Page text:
Re: What ASN.1 got right

Nico Williams <nico@cryptonector.com> Tue, 02 March 2021 06:06 UTC

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Date: Tue, 2 Mar 2021 00:06:23 -0600
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From: Nico Williams <nico@cryptonector.com>
To: Phillip Hallam-Baker <phill@hallambaker.com>
Cc: Michael Thomas <mike@mtcc.com>, IETF Discussion Mailing List <ietf@ietf.org>
Subject: Re: What ASN.1 got right
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On Tue, Mar 02, 2021 at 12:28:03AM -0500, Phillip Hallam-Baker wrote:
> Thing about the WebPKI is that everyone seems to hate it just as much today
> as when we originally proposed it 25 years ago. All the things people keep
> saying were better were on the table then as well. We could have a
> discussion about why DNSSEC is no better but that won't get us anywhere.

We hate WebPKI because it isn't really a PKI and because x.509 meant
x.500 naming and because it's ugly and old and creaky.

OTOH, PKIX at least has evolved almost enough over the years.  We now
have better naming, and we understand that short-lived credentials are
the only way to do revocation (Kerberos knew that long ago).

I like OpenSSH's simpler certificates, but in some ways they're too
simple.  I really do want a hint as to the "type" of a "principal" name
because the corporate world I inhabit has multiple types of principal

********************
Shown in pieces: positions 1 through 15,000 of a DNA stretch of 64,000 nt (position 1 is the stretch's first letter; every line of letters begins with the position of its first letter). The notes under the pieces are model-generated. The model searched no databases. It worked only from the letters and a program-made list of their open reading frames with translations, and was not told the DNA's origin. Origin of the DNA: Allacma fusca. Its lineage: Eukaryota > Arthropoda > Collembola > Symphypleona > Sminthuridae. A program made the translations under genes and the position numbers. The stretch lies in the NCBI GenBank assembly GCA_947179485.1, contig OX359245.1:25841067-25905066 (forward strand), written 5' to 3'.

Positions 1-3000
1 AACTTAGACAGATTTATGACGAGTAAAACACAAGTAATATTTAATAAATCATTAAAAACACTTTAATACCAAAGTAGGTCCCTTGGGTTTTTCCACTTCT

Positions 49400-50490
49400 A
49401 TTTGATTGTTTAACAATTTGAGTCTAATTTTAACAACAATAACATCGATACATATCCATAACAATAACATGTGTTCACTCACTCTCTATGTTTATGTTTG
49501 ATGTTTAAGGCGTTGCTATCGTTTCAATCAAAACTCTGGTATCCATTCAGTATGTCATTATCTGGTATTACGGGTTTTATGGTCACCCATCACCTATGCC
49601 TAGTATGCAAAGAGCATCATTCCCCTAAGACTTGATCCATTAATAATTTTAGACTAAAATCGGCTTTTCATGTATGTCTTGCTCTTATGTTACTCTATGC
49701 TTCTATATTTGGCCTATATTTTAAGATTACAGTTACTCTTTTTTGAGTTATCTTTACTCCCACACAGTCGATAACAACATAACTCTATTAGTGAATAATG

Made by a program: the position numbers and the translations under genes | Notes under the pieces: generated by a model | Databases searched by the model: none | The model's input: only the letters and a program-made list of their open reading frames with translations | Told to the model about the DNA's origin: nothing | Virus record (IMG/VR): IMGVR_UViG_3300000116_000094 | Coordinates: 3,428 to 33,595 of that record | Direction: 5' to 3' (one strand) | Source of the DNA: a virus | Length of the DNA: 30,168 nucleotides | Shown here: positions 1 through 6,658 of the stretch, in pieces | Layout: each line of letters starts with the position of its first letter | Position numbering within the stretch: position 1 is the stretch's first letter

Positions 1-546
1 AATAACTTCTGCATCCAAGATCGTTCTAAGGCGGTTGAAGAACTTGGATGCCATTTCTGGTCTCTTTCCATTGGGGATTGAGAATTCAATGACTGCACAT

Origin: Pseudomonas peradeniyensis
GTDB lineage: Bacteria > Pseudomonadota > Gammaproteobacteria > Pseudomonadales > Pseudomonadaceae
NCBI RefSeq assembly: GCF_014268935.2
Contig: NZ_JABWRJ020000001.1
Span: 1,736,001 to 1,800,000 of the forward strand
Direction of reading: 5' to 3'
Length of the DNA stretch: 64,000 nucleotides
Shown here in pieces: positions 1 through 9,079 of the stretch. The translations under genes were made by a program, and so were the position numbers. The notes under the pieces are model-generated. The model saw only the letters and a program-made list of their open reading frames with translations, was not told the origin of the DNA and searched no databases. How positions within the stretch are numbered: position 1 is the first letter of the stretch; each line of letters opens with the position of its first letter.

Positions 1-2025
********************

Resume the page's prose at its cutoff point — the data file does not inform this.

names.  Etc.

> None of the systems on the table in 1995 is going to work and if you want
> to understand why go get a machine that SHIPPED with Windows 95, boot it
> and see what we had to work with.
> 
> PKIX and the WebPKI were built for 30MHz machines with 32 bit processors
> and 4MB of memory.

I don't follow.  Given all the CPU, RAM, and storage available now, what
would you do differently?  Mesh, yes, I know, but, remind me how Mesh
uses all that extra HW that PKIX leaves on the table?

> If you want a decent PKI for user authentication you need to be willing to
> do Internet2 for PKI and do some blue sky research.

No please.  That's how we got X.500 naming to begin with.  Subject Alt
Names exist because X.500 failed.

SMTP and RFCx822-style email address naming killed X.400 because X.400
inherently meant an awful UX.  X.500 naming needs to die.

> There aren't many folk doing that at the moment as BitPonzi has sucked all
> the air out of the room.

Sadly this is too true.

> Its not ASN.1 that is the problem. Its actually Public Key crypto isn't
> enough, you need threshold. But we are getting rid of the ASN.1 as well for
> two reasons. First, nobody is going to use our stuff if we force them to do
> ASN.1. Second, nobody is paying me to do my stuff right now but once I have
> it working in JSON/JSON-B, I can probably find some ASN.1 aficionados to
> give me a consulting gig to write an ASN.1 version.

Eh, to be sure I don't anyone to have to use ASN.1.  And I agree any
replacement for PKIX should use JSON, like JWT does.  As I said, the
biggest problem with ASN.1 is the dearth of open source tooling, and
that is caused by bad pricing decisions made in 1984 [by people doing
blue sky research].

Though sometimes I think simpler is bad because it makes it too easy to
end up with ton of half-baked simple implementations and can lead to an
interoperability nightmare.

[And again, you can do JSON with ASN.1, but whatever.]

Nico
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